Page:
## COMP 238 Programming Assignment 4

### Algorithm

I used the RenderMan shading language, specifically BMRT.

I wanted to implement shaders for a scene with the three pyramids at the Giza plateau in Egypt. I used Ayam for modeling and slced for editing the shaders. I modeled the pyramid faces as BPatches, the desert and the sky as simple Boxes and the Moon as a Sphere.

The scene, in the Ayam modeler.

At first, I tried combining the brick surface shader and the brickbump displacement shader that come with BMRT. While the result looked reasonable from a distance, it had no new elements (except maybe for the color). Next, I modified the default displacement for the brick surface from zero to some fraction of the texture coordinate. With that, the pyramids looked like pagoda rooftops. Having gained enough experience, I set on to write my own displacement shader. I wanted a "staircase" look for the pyramid sides (although when built they were probably flat).

My displacement shader, in slced's preview mode.

 The drawing on the left shows one "step" from the "staircase", projected to 2D. Side BC coincides with some fraction of the pyramid's side, and has the same slope. Angles ACD and BAD are equal to the pyramid's slope, passed in as a parameter (arguably not the best choice if the same material is to be used for all the pyramids and their slopes are different, but good enough for our purposes). In a displacement shader, the current point is displaced along its normal by an amount that's computed by the shader from its input parameters (in this case, texture coordinates).  Here, we have two cases: points on side BD should be displaced to side BA, and points on side DC should be displaced to side AC. In each case, the displacement is computed as the length of the side parallel to side AD in triangles similar to triangles ABD and ADC, repspectively. As seen in the results below, the staircase aspect is different for different heights, because the texture coordinates used as input map to 3D locations further apart. Also, since the displacements are made in the direction of the surface normal, the pyramid corners becone "holes", and the tip and bases of the pyramids have artifacts.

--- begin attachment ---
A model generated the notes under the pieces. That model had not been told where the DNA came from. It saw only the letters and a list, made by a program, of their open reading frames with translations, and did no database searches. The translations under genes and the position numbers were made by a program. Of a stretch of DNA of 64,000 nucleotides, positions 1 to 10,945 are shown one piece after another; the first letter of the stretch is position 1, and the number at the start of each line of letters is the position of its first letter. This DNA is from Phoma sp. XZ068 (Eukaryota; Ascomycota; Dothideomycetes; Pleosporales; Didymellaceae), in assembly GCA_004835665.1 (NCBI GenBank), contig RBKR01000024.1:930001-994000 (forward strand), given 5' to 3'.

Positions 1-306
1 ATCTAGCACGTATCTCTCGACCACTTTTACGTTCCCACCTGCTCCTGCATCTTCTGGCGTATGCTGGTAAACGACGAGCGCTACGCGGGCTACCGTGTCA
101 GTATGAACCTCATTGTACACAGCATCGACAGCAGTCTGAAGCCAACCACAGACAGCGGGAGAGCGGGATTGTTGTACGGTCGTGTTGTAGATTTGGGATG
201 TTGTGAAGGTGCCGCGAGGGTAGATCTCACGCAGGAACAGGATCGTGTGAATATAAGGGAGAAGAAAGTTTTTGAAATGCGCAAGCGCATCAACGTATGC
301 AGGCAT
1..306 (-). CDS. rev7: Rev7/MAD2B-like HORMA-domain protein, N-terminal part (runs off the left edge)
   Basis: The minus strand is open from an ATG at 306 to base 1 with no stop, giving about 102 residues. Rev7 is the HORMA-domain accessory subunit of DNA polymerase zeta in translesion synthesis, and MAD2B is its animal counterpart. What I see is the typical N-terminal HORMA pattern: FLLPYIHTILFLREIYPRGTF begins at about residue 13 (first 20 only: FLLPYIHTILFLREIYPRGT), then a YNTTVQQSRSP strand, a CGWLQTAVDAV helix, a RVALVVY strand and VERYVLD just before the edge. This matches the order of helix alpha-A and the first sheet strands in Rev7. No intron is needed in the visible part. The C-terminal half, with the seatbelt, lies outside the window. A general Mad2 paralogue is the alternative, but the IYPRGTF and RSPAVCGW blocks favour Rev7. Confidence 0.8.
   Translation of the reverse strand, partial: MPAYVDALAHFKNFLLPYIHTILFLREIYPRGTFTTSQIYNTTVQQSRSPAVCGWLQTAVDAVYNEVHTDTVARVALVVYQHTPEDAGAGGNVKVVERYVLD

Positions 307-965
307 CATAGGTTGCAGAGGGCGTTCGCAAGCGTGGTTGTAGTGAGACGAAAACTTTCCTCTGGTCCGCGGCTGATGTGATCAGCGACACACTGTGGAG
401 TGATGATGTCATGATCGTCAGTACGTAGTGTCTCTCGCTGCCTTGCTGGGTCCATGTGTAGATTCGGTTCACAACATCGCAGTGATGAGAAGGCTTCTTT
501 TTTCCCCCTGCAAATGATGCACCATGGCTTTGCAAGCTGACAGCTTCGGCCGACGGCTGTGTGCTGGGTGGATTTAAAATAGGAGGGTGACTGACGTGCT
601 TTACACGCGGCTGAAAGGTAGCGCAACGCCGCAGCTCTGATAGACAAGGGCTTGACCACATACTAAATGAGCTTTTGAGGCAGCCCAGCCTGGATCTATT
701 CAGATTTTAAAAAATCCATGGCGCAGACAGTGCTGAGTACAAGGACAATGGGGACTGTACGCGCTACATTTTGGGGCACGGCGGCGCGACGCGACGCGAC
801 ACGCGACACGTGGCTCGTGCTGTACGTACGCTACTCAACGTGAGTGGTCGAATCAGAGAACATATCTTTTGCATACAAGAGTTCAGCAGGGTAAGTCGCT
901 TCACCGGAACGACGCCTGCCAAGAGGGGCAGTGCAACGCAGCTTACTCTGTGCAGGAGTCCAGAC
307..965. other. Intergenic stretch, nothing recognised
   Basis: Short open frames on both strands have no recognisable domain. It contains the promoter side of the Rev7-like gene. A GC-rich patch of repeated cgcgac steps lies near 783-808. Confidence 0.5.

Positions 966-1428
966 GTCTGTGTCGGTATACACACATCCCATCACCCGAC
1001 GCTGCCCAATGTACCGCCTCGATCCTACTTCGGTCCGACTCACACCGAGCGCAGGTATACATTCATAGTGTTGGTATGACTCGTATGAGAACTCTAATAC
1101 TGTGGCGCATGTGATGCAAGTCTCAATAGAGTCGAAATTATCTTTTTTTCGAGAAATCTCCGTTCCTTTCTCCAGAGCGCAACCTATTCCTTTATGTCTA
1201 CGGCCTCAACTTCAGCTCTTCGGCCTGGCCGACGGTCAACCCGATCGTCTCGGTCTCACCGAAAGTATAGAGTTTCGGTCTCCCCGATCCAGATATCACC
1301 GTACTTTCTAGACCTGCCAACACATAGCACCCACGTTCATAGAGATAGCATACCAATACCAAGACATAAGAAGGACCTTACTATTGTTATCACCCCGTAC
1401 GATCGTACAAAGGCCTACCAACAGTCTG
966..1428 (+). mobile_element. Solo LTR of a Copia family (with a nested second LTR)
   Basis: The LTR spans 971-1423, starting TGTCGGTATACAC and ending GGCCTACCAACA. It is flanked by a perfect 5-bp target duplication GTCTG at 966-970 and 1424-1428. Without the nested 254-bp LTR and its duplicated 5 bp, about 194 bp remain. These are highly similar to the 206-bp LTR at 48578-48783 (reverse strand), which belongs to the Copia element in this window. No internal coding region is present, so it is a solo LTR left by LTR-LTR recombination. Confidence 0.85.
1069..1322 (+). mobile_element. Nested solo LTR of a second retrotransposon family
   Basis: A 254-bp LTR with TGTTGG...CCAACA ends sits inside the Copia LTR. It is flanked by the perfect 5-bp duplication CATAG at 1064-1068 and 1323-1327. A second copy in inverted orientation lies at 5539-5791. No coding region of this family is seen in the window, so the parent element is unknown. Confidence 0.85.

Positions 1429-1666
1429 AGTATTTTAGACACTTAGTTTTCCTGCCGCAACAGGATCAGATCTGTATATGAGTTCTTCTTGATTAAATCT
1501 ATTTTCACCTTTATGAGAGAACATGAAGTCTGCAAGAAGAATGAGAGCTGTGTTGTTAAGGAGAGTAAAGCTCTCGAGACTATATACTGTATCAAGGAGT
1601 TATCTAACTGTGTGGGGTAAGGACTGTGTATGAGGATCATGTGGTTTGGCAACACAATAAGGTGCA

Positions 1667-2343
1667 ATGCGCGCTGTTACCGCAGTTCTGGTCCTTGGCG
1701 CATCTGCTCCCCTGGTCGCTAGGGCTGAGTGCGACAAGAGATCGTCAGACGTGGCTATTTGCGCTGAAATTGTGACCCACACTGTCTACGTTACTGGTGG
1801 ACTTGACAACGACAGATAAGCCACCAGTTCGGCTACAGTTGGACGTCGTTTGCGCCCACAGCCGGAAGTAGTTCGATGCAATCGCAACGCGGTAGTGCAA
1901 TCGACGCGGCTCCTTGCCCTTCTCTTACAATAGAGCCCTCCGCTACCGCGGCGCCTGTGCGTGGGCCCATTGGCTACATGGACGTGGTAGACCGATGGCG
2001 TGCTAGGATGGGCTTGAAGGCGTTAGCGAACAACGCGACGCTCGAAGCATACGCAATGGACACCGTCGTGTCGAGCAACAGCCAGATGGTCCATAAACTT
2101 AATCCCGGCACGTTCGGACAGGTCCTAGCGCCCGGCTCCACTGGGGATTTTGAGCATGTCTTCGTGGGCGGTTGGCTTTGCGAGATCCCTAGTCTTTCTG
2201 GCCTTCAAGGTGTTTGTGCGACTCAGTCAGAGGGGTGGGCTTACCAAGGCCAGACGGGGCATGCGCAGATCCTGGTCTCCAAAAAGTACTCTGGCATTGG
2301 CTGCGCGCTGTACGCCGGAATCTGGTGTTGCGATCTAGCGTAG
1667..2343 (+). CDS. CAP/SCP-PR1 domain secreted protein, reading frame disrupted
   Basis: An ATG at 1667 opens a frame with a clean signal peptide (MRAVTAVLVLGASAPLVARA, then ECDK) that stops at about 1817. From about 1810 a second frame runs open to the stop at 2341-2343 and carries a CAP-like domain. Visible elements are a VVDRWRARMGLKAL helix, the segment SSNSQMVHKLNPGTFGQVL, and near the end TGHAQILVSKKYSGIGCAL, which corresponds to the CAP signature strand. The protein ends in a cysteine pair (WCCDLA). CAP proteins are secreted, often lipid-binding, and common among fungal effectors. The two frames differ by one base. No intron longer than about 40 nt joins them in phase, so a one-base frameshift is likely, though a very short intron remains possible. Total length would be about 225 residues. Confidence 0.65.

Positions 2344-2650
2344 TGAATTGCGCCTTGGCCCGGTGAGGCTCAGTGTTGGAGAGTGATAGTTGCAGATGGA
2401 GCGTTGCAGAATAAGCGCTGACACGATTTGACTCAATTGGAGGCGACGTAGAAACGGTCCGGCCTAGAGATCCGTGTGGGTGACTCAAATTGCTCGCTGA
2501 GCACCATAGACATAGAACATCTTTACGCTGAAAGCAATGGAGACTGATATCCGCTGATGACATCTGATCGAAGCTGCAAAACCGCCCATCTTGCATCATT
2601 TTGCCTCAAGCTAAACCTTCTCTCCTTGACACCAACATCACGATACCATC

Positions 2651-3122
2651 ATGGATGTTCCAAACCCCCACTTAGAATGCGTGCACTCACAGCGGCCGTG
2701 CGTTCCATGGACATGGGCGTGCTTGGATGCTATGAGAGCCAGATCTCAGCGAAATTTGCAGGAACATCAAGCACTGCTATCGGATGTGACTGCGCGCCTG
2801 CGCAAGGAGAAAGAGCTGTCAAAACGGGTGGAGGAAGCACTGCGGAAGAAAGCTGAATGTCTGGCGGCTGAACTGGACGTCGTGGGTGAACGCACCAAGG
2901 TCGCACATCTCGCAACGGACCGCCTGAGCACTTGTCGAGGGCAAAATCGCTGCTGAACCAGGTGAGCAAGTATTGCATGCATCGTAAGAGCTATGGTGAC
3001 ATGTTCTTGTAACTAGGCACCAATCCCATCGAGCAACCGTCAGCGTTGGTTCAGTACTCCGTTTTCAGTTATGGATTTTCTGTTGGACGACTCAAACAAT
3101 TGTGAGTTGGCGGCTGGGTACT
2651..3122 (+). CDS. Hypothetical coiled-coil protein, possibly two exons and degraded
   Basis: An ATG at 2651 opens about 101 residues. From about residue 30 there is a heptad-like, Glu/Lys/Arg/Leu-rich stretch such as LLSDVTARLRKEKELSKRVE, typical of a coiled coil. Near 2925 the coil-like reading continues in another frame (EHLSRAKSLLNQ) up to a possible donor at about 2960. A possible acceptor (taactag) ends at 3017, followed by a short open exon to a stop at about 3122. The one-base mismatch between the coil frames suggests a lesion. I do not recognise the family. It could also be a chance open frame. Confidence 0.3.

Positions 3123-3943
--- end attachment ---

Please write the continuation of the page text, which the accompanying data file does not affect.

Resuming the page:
I also used two shaders from the RenderMan Repository: the craters surface shader for the moon, and the Venus surface shader for the sand surface. For the pyramid surface shader, I used BMRT's brushed metal surface shader. I ended up spending a lot of time tweaking the parameters for these shaders. For example, no matter how hard I tried, my moon did not look quite right: the normals for some of the points in the craters had some problems, yielding results hat looked like holes in the surface.

### Results

Below are some screenshots produced by BMRT:
 The entire scene. The smallest pyramid, lateral view (with amplified lights). Note the artifacts at the tip and base. The smallest pyramid, top view (with amplified lights). Note the hollowed corners. The largest pyramid, lateral view (with amplified lights). Note the different appearance of the staircase. The moon up close and personal. Note the "holes" in its surface.